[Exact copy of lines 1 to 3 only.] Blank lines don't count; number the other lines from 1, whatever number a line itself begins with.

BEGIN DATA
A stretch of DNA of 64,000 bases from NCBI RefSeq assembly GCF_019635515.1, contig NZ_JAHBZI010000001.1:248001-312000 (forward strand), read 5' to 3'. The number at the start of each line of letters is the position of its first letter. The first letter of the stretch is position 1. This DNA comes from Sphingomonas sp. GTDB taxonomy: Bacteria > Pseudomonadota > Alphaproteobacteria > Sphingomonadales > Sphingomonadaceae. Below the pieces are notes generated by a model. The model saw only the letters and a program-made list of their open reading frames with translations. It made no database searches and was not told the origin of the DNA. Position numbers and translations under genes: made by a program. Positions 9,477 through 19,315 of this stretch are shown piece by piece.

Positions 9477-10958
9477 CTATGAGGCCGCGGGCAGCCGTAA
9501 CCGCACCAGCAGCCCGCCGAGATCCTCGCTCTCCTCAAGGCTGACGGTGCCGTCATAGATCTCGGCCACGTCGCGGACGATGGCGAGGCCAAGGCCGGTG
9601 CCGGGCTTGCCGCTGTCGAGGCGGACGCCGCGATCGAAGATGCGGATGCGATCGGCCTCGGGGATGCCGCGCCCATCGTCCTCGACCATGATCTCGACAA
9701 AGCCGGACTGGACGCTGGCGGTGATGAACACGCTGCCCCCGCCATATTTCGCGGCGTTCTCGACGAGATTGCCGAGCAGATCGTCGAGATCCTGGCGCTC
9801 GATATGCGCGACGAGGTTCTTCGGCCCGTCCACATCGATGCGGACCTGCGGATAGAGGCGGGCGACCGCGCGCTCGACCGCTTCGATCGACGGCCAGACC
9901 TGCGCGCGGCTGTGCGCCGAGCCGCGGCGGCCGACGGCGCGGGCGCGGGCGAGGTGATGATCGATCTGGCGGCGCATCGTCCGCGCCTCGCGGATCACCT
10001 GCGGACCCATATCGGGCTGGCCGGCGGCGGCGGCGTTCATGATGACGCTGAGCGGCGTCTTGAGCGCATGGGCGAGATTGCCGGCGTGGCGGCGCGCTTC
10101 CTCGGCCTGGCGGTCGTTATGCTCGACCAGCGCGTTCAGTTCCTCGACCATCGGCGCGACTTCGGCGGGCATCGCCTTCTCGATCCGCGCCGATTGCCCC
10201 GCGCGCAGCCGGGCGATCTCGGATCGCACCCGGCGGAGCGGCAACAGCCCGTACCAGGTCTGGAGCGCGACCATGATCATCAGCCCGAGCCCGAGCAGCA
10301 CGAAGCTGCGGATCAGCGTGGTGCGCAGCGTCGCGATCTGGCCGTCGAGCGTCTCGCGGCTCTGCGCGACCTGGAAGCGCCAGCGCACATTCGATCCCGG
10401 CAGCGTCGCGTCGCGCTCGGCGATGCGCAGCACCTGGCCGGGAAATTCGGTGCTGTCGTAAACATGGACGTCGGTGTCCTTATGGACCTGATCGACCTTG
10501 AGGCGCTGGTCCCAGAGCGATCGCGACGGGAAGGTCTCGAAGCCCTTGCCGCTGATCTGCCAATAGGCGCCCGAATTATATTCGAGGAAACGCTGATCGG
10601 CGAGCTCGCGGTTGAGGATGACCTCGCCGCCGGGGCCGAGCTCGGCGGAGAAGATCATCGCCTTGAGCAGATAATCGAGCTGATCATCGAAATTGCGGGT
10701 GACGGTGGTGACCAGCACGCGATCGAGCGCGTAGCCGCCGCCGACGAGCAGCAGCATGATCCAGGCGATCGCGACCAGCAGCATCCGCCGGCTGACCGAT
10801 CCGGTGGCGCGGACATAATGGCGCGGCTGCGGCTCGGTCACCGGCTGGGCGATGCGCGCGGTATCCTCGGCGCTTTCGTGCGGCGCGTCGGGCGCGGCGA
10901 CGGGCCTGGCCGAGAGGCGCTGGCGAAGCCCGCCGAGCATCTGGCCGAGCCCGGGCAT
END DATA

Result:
A stretch of DNA of 64,000 bases from NCBI RefSeq assembly GCF_019635515.1, contig NZ_JAHBZI010000001.1:248001-312000 (forward strand), read 5' to 3'. The number at the start of each line of letters is the position of its first letter. The first letter of the stretch is position 1. This DNA comes from Sphingomonas sp. GTDB taxonomy: Bacteria > Pseudomonadota > Alphaproteobacteria > Sphingomonadales > Sphingomonadaceae. Below the pieces are notes generated by a model. The model saw only the letters and a program-made list of their open reading frames with translations. It made no database searches and was not told the origin of the DNA. Position numbers and translations under genes: made by a program. Positions 9,477 through 19,315 of this stretch are shown piece by piece.

Positions 9477-10958
9477 CTATGAGGCCGCGGGCAGCCGTAA